Sunday (11th Oct) we went ashore to check out the town. A lot was closed as it was sunday, but we found the harbour was full of local boats so the only alternative to anchoring was the Town Quay or wall. Returning to the boat, & mindful of the forecast, we took the dry sails off to stow for the winter lay up.

Monday morning (12th Oct) we made a prompt departure for Vonitsa, a town in the Gulf of Amvrakia, motoring – NO sails!  The rain started, accompanied by thunder, but by mid morning we were in the shelter of the little harbour of Vonitsa, stern to quay, but with laid lines. (7.3nm). We were also next to Spectre, owned by Trevor Wright from our home sailing club, who also has a flat in Vonitsa.



That afternoon & next day (13th Oct) continued wet & windy. In the lulls we made some brief excursions into the Town, found there was another HPYC boat nearby (Optima Navis), so the owners, Collin & Margaret Wheatley came for drinks one evening, & on the tuesday Doug got an engine oil change & service done.

Wednesday 14th October, with a day of better weather ahead we made an early start back to the Preveza anchorage. A mid morning call to the boatyard found they could lift us out a lunchtime today (a day earlier than booked but there was a windier forecast for the thursday). So it was a rush to do the final ‘afloat’ jobs – log out, hoist Doug up mast to remove wind instruments etc – then we were off to the lifting bay for our haulout at 1pm at Preveza Marine. This is one of 3 boatyards at Aktio, on the south side of the channel to the Gulf of Amvrakia, whilst the town of Preveza is on the north side. The two are joined by a road & tunnel under the channel.


Total logged distance        2212.8nm                                             [Engine hours  264.4]


As with Malta this was a very efficient operation, but this time Sugar ‘n’ Spice is in a metal cradle due to the earthquake risk! and with extra wooden props as well (belt & braces).

Thursday 15th October to Monday 19th October. We attacked the chores of laying a boat up plus cleaning inside & out, laundry, organising the yard to do some jobs over the winter.

The weather was very mixed with a lot of rain which did not help with doing the jobs, & created a lot of dirt underfoot. There also seemed to be a very voracious variety of mosquito in the area, so we were burning mossi coils &/or spraying the boat most of the time.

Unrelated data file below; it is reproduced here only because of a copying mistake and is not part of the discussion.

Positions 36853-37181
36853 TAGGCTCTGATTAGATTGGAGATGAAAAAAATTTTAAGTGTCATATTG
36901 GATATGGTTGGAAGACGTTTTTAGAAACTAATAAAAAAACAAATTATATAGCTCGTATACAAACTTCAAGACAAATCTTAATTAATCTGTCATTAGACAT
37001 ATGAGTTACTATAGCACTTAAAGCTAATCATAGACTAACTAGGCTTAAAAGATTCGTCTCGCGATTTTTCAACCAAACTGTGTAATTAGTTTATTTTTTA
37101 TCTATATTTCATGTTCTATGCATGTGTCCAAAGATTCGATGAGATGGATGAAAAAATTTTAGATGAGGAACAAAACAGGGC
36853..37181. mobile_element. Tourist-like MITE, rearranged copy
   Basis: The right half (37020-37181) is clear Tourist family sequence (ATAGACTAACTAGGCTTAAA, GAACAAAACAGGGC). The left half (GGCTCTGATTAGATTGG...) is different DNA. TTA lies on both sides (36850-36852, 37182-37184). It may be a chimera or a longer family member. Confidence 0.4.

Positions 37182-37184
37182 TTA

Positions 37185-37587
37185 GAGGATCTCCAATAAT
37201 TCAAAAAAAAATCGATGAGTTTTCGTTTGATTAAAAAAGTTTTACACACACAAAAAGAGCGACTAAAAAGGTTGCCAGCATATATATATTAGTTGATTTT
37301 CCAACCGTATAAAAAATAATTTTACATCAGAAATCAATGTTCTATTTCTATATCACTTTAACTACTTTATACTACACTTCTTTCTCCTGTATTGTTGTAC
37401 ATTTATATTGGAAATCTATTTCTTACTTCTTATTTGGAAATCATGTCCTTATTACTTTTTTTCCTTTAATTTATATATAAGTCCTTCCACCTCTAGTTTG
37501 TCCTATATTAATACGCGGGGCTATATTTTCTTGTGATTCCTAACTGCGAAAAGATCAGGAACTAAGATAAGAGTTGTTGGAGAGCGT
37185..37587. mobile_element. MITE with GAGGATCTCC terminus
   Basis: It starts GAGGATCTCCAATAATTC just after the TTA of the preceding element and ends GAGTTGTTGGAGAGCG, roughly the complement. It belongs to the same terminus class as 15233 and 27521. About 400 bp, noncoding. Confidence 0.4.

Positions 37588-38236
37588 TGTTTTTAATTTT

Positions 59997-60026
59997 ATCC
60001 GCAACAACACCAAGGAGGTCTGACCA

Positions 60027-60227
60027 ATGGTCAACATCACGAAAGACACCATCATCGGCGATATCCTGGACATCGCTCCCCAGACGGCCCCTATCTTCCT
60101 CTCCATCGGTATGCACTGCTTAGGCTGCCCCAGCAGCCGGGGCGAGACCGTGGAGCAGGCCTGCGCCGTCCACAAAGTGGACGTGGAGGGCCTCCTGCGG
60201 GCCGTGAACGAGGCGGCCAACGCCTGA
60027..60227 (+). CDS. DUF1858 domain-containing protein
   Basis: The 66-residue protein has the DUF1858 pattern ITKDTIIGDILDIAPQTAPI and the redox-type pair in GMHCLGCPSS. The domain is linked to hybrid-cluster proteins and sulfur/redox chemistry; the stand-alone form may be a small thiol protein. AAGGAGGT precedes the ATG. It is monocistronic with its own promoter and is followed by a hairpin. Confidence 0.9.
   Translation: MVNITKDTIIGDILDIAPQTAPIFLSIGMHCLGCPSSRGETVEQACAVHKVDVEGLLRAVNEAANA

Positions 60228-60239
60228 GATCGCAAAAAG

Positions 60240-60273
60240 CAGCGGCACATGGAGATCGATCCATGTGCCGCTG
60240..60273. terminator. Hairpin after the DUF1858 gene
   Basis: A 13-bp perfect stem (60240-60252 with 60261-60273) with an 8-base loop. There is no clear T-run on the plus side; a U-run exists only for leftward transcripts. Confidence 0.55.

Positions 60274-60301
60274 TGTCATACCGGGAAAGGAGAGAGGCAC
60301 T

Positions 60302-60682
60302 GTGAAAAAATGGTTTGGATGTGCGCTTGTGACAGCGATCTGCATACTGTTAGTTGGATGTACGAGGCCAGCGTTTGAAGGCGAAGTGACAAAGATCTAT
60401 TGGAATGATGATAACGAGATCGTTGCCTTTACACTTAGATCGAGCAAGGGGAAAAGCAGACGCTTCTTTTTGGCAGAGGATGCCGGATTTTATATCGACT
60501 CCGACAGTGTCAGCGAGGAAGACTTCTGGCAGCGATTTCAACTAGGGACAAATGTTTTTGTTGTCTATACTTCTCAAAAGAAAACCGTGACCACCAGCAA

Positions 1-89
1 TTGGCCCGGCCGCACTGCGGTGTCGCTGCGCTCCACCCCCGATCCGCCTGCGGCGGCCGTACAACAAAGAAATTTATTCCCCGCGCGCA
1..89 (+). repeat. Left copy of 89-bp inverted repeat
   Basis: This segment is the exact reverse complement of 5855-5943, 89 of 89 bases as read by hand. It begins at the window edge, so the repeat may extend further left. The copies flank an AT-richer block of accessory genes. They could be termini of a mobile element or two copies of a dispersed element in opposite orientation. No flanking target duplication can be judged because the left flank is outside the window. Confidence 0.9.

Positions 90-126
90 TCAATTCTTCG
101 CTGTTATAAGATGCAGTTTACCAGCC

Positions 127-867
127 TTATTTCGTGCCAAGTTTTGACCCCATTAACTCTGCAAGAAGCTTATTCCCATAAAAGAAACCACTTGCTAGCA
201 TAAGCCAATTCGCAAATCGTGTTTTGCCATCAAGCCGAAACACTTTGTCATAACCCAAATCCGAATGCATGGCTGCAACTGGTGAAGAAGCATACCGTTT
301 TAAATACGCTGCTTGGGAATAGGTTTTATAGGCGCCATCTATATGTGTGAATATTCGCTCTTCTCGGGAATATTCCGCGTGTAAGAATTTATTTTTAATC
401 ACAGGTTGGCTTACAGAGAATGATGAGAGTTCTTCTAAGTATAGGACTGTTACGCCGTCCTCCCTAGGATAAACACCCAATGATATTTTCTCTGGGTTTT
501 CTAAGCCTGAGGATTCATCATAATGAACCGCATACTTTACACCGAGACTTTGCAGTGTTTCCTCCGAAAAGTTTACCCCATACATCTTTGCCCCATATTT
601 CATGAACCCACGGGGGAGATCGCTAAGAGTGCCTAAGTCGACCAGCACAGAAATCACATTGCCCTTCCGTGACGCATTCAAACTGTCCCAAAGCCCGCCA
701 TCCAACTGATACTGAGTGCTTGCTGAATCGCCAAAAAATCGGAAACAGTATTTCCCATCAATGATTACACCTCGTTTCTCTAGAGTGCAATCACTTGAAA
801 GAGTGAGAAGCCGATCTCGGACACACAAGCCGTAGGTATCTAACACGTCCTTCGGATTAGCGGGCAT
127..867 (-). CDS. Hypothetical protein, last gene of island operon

We took one trip to the town of Preveza (the yard runs a minibus once a day) for some shopping & to make our number with the Port Police. We also had an evening out in Vonitsa where we joined Trevor, his wife Pam, the Optima Navis’s & some mutual friends, Richard & Cathy Brown who had been sailing with him, for supper.


Having had our internal flight to Athens dumped we did not relish a 5 hour bus ride as a replacement so Monday (19th Oct) lunchtime we hired a car for 3 days.



We then had a most lovely drive north through the mountains (glorious autumn colours) to the lakeside town of Ioannina, where we stayed high up overlooking the town & lake. Next day it was eastwards along the old road, very narrow & winding up & down gorges & mountains, but with little traffic as there is now a new expressway that most people use.



Over the Katara Pass at 1694m, the road led down through a ski area (no snow as yet), & the hills became more gentle. Then we came to the village of Kastraki in the Meteora. This is a most amazing area as rock pinnacles tower into the sky topped with ornate monasteries. We walked to one of the lower monasteries that afternoon & the following morning drove the ‘tourist’ trail round the higher ones, stopping often to gaze, before reluctantly heading south.




We wished we had had longer to walk more in this spectacular area, but were lucky to visit it in lovely weather & at a relatively uncrowded time of year. At first we were crossing a huge well cultivated plain, then more hills appeared & as we descended we could see the island of Evvoia & the channel between it & the mainland that we had sailed in early June. After Lamia we made our way off the main road, for a closer look at the water & then found a hotel on the sea front just a few miles from where we had anchored in Kolpos Alatantis those months ago.



So next morning (thur 22nd Oct) we joined the motorway for the final stage to Athens & our flight to Stanstead & home.